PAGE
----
The event industry was among those hit the hardest by the pandemic, leaving many businesses stranded. Nevertheless, some have managed to overcome the challenges and, occasionally, discover their untapped potential in the process. What follows is an overview of changes brought by COVID-19 along with highlights of the notable responses from the industry.
COVID-19: Assessing the Impact
While there’s no denying that the COVID-19 outbreak had a profound effect on the fabric of society, the numbers in support of those claims were often lacking. As time went by, experts have reacted to the demand by presenting their analyses of the situation in respective business sectors. In the event industry, the most comprehensive attempt was made by Reed Exhibitions with their Customer Needs and Mindset Barometer – a research project evaluating the impact of the public health crisis on customer perception of physical and virtual events. The report contains numerous valuable insights that can be summarized as follows.
Digital Means Bring Value
The global switch to the remote mode has predictably resulted in higher engagement with digital services. According to the report, the most popular ones are:
1. Teleconferencing (62%)
2. Online learning (41%)
3. Messaging platforms (38%)
4. Live broadcasts via phone (33%)
5. Shopping (33%)
What’s particularly interesting, however, is that these behaviors are not fleeting, one-time attempts: both visitors and exhibitors expressed their interest in digital event behaviors and tools.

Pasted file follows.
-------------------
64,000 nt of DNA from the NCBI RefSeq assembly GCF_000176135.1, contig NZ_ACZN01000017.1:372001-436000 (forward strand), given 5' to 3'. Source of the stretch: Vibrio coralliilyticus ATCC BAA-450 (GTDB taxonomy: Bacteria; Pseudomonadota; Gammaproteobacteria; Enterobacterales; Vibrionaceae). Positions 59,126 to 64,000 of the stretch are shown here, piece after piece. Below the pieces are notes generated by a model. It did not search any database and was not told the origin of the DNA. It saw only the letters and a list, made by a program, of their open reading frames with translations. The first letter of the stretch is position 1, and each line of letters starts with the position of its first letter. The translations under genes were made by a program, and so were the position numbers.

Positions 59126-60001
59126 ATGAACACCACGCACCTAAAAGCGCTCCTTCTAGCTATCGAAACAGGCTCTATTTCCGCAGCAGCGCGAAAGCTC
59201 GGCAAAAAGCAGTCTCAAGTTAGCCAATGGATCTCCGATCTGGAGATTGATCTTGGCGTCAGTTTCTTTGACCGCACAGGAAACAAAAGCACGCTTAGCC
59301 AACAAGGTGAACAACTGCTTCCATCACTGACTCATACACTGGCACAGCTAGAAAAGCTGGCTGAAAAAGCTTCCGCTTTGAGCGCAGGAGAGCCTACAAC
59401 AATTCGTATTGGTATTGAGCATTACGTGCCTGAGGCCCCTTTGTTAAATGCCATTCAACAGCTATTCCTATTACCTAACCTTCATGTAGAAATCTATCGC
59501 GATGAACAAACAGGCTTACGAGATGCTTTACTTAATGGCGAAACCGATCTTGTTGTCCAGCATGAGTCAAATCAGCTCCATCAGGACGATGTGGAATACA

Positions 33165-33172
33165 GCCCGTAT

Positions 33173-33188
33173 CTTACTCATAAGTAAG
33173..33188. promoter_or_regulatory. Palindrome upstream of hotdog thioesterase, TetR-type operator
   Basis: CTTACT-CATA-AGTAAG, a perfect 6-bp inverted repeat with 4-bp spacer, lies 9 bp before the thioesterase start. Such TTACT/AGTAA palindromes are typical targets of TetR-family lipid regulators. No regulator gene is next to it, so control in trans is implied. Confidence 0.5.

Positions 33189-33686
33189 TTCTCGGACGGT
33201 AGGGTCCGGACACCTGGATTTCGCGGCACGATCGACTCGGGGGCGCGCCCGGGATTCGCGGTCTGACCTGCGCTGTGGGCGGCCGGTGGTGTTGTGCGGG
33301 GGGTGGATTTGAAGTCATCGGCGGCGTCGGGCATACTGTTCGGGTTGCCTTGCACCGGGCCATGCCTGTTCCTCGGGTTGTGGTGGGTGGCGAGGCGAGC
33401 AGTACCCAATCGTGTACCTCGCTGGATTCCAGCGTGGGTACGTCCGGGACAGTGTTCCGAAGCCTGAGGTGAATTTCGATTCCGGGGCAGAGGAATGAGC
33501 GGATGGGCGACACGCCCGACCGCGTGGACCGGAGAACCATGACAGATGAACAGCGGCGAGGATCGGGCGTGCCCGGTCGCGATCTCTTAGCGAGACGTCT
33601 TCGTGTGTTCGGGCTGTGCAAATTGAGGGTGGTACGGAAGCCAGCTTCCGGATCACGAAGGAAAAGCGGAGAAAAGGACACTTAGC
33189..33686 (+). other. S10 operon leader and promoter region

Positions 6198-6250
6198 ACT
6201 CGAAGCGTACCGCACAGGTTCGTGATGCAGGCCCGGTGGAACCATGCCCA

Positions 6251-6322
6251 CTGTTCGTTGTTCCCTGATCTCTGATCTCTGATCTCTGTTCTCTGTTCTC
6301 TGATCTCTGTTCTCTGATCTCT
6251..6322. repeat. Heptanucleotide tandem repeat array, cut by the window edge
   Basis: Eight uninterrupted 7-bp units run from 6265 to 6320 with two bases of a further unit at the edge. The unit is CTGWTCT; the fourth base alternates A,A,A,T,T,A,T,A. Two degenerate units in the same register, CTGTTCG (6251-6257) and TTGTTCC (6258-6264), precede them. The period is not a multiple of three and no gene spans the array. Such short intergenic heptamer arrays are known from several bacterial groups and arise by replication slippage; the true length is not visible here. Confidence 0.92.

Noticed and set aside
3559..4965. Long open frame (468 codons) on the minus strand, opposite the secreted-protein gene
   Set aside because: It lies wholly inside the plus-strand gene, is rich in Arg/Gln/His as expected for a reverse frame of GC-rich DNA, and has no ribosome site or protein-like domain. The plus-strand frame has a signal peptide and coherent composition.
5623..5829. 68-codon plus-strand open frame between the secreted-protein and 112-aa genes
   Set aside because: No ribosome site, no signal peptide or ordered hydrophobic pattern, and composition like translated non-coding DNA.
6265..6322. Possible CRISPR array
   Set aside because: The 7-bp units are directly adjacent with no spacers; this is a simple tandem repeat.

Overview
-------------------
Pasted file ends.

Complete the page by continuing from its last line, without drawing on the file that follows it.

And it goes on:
The New Doesn’t Override the Old
The shift to digital technology did not diminish the value of the traditional physical events, with two-thirds of respondents expecting a return to the in-person format once the pandemic is over. At the same time, the digital counterpart was viewed as a means for augmenting physical events, both for convenience and safety. To sum up, the industry is bound to change, although the change will not happen at the cost of discarding the old approach. Rather, the advantages of both worlds can be used to create value separately and in combination.
Rethinking Business Models
In most industries affected by the outbreak, the choice was unambiguous: either come up with a new business model or perish. In some cases, such as online education, the groundwork for the shift had been done long before 2020, which is why the main challenge was connected with acquiring new skills and equipment.
With the event industry, the situation is different. As Jennifer Glynn, president of the Society for Incentive Travel Excellence (SITE), eloquently put it, “Face-to-face interactions allow trust to be built.” In this light, the virtual experience offers much less space for engagement, not to mention all the distractions it introduces. With the essence of your business taken away, the chances of rebound become slim.
This is why event-based businesses that did manage to survive 2020 took one of the following routes:
– Adding new elements to the formula that would compensate for the downsides of virtual interactions
– Using available inventory and skills to respond to new needs
– Participating in the development of an adequate response to the situation
Below are examples for each of the approaches.
Growing Business Post-Pandemic: Three Examples
Bringing New Value With Digital Tools